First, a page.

As of Tuesday, April 10, 2018
For the third year in a row, Hood River Valley Parks and Recreation District, in cooperation with Columbia Gorge Masters Swim Team, will offer five free swim lessons during the month of April to any interested adult 18 years of age and older. The parks district and Columbia Gorge Masters applied for grant money from U.S. Masters Swimming “Swimming Saves Lives” Foundation and received $2,500 to fund an Adult Learn to Swim program.
Adult swimmers of all ability levels are welcome to participate — from the complete beginner with possible fear of the water, to the swimmer who wants to master the basic strokes and breathing, to the more advanced swimmer who would like to improve stroke technique. The teaching will be tailored to the student’s comfort and ability level with a low teacher to student ratio.
Five class sessions will be offered and are free. Participants are encouraged to attend all five class sessions. Classes are from 6:45-7:15 p.m. or 7:30-8 p.m. and will be offered on Monday, April 16, Wednesday, April 18, Monday, April 23, Wednesday, April 25, and Monday, April 30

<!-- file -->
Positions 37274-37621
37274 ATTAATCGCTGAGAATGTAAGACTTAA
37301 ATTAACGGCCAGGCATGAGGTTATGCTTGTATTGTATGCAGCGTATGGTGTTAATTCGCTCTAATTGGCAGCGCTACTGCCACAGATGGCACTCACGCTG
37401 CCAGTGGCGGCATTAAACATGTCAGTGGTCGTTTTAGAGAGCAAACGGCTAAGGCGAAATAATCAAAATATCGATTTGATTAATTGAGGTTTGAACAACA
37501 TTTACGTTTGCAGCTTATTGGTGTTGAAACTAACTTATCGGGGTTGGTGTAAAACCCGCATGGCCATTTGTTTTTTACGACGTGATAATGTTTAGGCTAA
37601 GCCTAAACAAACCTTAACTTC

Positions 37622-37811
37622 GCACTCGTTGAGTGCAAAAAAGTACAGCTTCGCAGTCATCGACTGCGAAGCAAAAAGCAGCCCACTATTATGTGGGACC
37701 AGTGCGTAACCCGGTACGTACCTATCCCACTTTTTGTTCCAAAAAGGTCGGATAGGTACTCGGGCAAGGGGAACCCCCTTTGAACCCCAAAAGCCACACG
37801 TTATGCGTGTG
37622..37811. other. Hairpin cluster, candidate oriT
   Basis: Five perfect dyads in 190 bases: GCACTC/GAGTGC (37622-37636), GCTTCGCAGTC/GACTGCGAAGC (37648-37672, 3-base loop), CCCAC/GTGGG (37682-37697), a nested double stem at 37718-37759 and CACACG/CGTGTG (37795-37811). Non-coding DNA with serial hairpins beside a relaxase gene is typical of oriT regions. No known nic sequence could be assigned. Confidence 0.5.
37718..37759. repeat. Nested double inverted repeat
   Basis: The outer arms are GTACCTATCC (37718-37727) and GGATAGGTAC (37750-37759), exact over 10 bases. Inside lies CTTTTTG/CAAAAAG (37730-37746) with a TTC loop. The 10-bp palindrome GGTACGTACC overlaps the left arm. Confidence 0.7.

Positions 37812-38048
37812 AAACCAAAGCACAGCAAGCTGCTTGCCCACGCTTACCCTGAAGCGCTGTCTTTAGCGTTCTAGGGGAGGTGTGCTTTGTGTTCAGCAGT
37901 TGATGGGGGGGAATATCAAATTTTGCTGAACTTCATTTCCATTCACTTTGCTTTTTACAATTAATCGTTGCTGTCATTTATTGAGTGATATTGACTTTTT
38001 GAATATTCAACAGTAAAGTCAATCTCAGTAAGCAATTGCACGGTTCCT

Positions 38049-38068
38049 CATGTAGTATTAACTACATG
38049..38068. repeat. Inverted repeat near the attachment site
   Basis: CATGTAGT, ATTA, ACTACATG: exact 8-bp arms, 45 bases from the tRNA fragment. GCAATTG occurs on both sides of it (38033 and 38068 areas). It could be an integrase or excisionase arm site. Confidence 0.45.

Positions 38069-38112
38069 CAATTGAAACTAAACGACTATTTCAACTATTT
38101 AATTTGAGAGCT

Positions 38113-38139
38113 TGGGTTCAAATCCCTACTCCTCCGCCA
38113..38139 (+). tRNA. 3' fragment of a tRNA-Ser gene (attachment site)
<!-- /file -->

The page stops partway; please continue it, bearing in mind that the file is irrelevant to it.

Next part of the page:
Adult classes will continue to be offered at the Hood River Aquatic Center following the free lessons in April, and remaining grant funds will go towards providing adult swim lesson scholarships for future participants.
Last year, over 70 adults participated. Center officials hope to increase that number this year. Pre-registration is required. Register for the program at www.hoodriverparksandrec.org , in person at the aquatic center, or by calling 541-386-1303.
Columbia Gorge Masters will provide volunteer instructors under the direction of aquatic center staff. Columbia Gorge Masters practices Monday through Friday from 6-7:30 a.m., as well as on Monday and Wednesday evenings from 5:45-6:45 p.m. Information regarding its program can be found on www.hrvst.org.
Nationally, only 37 percent of adults know how to swim.
“We hope to increase that percentage,” said Marcie Wily, the center’s assistant director. “Learning to swim can not only save a life, but it has a multitude of positive effects on an individual’s health and well-being. Our direct exposure to water in this community makes it important for everyone to have the opportunity to learn how to swim, especially for those who have little experience with swimming or have a fear of water.
“In addition, because we live in a recreational area with multiple opportunities for water sports, there are many adults who would benefit from learning basic water safety, as well as becoming stronger swimmers,” Wily said.